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Thomas Chaffe's Arrival Ship
Posted by: Glenn Chafe (ID *****8348) Date: October 08, 2005 at 05:48:05
  of 1205

To all, If anyone can add or disprove this theory please advise:

There were many ships that carried settlers to the Boston Harbour area in 1637. The John & Dorothy from Ipswich (57 pass) with master William Andrews or the Rose from Yarmouth (57 pass) carried William Ludkin and family of Norwich in April 1637. The Hopewell from London carried Thomas Turner in April 1635 and travelled in 1637 under Master John Cobbold to Virginia. William Ludkin as well as Thomas Turner would become a neighbour of Thomas in Hingham. Families such as the Bosworth's and the Peck's would be his neighbours and fellow migrants to the Seekonk and Barrington in the 1660's/70's. Other Ships in 1637: Unknown (108 pass), from Weymouth to New England, Master: John Driver; Hector, (5 pass) from London to Salem; Hercules, (78 pass) from London to the Massachusetts Bay, Master: John Witherley; Hopewell from Exeter, to Virginia, Master: John Cobbold; Mary Anne (112 pass) from Yarmouth, to Boston, Master: William Goose; Speedwell (64 pass) from Weymouth 22, April 1637, to Boston, Master Robert Corbin; and two ships with Master William Pierce and three more ships with 360 passengers from Ipswich.

Ships leaving
 for New England in 1637
From the Complete Book of Emigrants 1607-1660 by Peter Wilson Coldham (1988) the following can be found (referenced source Public Record Office PRO; E190/876/11 on Chancery Lane, London).
22 April 1637 The Speedwell - Goods shipped by Thomas Tayer and William Longe in the Speedwell, Mr Robert Corbin, bound from Weymouth to [New England]. Passengers on the same ship:
Edward Wiett and his wife, Elizabeth Winter and her two children, John Crocker, his wife and his boy, Thomas Claff, his wife and two friends, William Scaddinge, Walter Harris, his wife, six children & three servants, Thomas Farwell and two servants, Thomas Cooke his wife and three children, Wiliam Longe and his brother, Elizabeth Poole, two friends and 14 servants, Henry Cogan, his wife, seven menservants and two maidservants.
The 60-ton Speedwell carried 64 passengers from Weymouth to Boston in 1637. The Speedwell could have been the same ship that was to accompany the Puritans on the 180 ton Mayflower ton in 1620 from Southampton to Plymouth. However soon into the voyage the Speedwell proved unworthy, returned to port, was sold and some of the passengers crowded onto the Mayflower. The Speedwell travelled to Virginia in 1635 and to Boston in 1656 (and maybe in 1621 and 1623). It should be noted that the ship name Speedwell was popular, and ships did not last long, and owing to the shape of the ship in 1620, the 1637 Speedwell may not have been the same ship. Even the Mayflower was likely scrapped in 1624.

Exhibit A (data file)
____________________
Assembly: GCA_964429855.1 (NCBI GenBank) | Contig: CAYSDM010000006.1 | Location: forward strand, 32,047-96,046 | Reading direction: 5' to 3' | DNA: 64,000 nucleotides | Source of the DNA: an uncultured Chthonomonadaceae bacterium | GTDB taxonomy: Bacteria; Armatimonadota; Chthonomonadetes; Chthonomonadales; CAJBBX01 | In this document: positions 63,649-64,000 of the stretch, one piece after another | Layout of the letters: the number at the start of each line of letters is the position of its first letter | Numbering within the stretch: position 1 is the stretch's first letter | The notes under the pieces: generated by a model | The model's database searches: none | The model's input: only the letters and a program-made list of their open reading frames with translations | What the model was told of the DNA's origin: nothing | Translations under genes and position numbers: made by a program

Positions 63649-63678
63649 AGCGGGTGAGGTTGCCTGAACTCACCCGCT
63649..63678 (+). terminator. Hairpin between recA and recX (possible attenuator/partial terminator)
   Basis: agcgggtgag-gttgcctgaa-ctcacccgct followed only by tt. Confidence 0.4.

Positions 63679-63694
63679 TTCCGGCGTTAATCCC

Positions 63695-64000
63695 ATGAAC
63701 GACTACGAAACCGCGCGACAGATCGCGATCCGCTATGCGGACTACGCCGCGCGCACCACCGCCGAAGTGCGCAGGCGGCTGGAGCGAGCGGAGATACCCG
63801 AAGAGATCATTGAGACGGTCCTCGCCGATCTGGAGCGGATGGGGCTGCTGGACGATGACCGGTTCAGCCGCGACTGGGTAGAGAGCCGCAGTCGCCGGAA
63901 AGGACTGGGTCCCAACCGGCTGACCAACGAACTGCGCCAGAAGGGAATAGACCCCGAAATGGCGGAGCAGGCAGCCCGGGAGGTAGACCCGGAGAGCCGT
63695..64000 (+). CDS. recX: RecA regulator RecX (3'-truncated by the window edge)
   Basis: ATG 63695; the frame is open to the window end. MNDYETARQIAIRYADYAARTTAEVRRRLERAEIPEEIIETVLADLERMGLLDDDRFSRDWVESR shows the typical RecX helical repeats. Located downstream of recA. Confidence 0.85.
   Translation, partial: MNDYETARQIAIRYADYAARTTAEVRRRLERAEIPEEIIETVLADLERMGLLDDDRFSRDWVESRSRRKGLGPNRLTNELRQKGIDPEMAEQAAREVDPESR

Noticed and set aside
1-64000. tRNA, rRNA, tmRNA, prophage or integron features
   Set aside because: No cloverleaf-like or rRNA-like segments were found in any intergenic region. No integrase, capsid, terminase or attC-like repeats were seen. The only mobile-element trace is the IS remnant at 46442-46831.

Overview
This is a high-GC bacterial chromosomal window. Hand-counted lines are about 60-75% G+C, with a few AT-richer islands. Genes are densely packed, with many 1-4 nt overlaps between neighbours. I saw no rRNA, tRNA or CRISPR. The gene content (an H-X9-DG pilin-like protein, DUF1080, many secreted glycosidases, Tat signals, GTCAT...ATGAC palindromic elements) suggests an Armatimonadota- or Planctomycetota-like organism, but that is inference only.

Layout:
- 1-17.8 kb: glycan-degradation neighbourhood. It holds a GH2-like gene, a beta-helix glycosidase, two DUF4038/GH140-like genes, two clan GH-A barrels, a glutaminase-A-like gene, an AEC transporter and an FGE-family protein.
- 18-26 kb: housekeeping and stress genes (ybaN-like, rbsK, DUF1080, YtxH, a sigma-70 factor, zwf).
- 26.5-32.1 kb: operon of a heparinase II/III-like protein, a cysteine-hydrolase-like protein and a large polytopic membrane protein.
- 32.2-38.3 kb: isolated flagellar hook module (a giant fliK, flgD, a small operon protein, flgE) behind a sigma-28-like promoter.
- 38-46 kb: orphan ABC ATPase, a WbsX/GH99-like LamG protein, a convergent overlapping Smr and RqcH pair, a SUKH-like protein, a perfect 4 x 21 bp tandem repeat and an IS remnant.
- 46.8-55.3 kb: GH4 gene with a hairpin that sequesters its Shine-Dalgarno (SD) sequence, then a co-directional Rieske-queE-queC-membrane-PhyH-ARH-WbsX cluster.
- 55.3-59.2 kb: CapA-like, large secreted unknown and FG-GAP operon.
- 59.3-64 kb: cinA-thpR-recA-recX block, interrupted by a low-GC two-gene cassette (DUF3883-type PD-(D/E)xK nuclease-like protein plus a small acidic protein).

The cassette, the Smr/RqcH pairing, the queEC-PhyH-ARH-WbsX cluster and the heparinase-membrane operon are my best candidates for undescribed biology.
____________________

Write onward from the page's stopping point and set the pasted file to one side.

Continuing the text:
From the internet, Walter Deane (1612-1659) from St. Mary, Chard, Somerset came to America in 1637 aboard the Speedwell with brother John (1567-1660). Brothers John and Richard Derby come to New England from Exeter with Walter Deane in 1637. Walter Harris with wife and 6 children were baptized at Honiton, Devon, Eng. This puts some of the emigrant passengers of the Speedwell from the Devon area.
From the above document Thomas Claff is reported to have brought over his wife and two friends. It was thought that Thomas Chaffee married in Hingham, however this might explain why there have been no marriage records. On the LDS site the Claff surname over any date range is sparse and registers with only 4 persons from Germany, with the oldest being 1719. It is assumed that Claff is a spelling error in Coldham's document. However from the Hingham records of 1637 there is also a Thomas Clapp noted as an inhabitant. The Clapp/Chappe/Chap is a surname found in Dorset (starting 1504), Sussex and Northumberland. However a Thomas Clapp from Devon arrived in Boston in 1633. The Thomas Shave mentioned in the 1637 Hingham records, while sounding the same, is not even close in spelling. At this point it is uncertain that Thomas Chaffe was in fact Thomas Claff. However the closeness of the surname spelling in the ship list, the match with the proname Thomas, the fact that Claff is an unlikely surname, the departure date, the arrival year in Hingham, fellow passengers were from Chard/Exeter and the proximity of the departure point of Weymouth to Dorset/Somerset/Devon makes the 1637 voyage of the Speedwell the most likely ship.

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